Noah Syndergaard Out Indefinitely With Lat Tear

Everybody’s worst fears were confirmed on Monday when the Mets announced the results of Noah Syndergaard’s unfortunately delayed MRI — he has a partial lat tear. Now he is out indefinitely.

The Mets said in a statement:

“Pitcher Noah Syndergaard underwent an MRI this morning at the Hospital for Special Surgery. The MRI revealed a partial tear of the right lat muscle. At this point, there is no timeframe for his return. He will be placed on the 10-day disabled list.”

“No timeframe” is a scary statement that speaks to the seriousness of the matter.

Syndergaard left Sunday’s game, clutching under his right underarm in pain. The righty missed his start last Thursday with what was called bicep tendonitis. In a move that could end up to be one of the most infamous in the Mets checkered injury history, Syndergaard refused to have an MRI, saying he knew his body better than anyone else and insisted he was fine.

Well, he was not fine. It may be impossible to know whether an MRI could have caught the problem before it became a tear; perhaps the pain was a warning sign that it was getting ready to tear. So maybe an earlier MRI would have seen that, and shutting him down could have avoided it. Maybe not. Who knows?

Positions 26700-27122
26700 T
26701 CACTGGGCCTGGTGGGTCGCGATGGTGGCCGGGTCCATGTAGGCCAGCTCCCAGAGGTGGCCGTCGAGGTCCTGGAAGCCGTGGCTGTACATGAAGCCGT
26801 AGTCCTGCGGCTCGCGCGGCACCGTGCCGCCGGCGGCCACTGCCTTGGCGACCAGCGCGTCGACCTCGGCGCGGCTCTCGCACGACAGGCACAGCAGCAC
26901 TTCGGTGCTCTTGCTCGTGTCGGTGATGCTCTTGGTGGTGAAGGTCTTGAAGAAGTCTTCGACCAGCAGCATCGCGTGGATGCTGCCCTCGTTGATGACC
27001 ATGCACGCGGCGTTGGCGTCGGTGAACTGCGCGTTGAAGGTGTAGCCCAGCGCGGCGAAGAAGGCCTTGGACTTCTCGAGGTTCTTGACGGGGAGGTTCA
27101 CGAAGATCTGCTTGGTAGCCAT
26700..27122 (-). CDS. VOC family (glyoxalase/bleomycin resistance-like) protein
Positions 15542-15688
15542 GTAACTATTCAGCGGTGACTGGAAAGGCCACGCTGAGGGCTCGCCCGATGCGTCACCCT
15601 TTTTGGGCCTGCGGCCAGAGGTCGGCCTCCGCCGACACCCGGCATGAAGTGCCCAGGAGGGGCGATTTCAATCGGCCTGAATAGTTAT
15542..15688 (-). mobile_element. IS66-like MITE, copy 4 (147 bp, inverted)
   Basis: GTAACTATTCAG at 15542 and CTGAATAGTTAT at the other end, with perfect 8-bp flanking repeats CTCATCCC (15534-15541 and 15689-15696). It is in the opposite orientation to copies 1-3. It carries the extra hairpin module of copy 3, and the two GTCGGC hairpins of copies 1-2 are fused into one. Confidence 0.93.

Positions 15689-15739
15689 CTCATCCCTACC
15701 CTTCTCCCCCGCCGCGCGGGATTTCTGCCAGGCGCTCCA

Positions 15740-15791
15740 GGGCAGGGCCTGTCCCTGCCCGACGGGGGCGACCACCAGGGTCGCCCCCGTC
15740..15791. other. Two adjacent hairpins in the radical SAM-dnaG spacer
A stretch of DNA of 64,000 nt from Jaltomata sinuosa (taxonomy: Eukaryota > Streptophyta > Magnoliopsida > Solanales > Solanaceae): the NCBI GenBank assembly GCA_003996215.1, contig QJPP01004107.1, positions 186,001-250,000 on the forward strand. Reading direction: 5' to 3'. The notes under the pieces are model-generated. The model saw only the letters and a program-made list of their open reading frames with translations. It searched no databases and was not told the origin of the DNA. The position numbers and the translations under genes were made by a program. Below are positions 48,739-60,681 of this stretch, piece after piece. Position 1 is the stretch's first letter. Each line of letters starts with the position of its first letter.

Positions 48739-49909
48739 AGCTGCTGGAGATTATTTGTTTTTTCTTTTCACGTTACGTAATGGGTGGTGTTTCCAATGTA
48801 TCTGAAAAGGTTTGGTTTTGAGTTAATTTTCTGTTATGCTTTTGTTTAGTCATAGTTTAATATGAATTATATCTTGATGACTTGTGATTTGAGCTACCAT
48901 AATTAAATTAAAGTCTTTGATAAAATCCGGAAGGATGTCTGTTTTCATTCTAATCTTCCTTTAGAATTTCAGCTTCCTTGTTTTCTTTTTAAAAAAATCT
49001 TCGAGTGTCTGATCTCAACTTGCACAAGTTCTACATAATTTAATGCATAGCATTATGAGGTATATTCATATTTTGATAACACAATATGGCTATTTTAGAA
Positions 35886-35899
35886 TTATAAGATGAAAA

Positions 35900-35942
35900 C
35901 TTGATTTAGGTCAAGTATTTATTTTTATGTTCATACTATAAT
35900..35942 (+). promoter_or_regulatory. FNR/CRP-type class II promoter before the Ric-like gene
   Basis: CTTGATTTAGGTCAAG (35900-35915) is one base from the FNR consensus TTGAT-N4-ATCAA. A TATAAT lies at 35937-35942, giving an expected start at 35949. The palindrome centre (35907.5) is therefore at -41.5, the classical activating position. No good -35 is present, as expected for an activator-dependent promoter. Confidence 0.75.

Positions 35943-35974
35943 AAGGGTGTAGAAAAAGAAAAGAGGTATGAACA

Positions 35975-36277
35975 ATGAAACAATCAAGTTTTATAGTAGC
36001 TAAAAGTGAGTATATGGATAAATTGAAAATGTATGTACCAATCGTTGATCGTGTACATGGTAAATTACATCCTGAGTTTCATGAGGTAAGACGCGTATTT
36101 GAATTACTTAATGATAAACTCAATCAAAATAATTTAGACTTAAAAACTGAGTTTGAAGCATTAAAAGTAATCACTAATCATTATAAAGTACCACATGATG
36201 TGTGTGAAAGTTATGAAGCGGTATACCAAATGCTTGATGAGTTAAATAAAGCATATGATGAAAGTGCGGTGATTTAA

This one can be hung on Noah Syndergaard for refusing the team’s recommendation. But the Mets have to share the blame here — while Syndergaard has the right to refuse any medical test, the Mets have the right to stop Syndergaard from taking the mound. If they thought there was a problem that required an MRI, they should not have let him pitch. But then Syndergaard would have complained, the Players Association would have gotten involved, and it would have been a mess.

Regardless of any of that, this is yet another failure of the Mets medical staff. It is incomprehensible that this keeps happening. From Ryan Church being allowed to play and fly with a concussion to wrongly placing Ike Davis’s injured ankle in a walking boot to the mishandling of countless other injuries, this has to stop. Maybe the aforementioned Players Association needs to step in. After all, it is supposed to be protecting its players, and it is clear the Mets medical team is incapable of doing that.

In any case, Noah Syndergaard will miss a significant amount of time, and the Mets season is looking a lot more grim.

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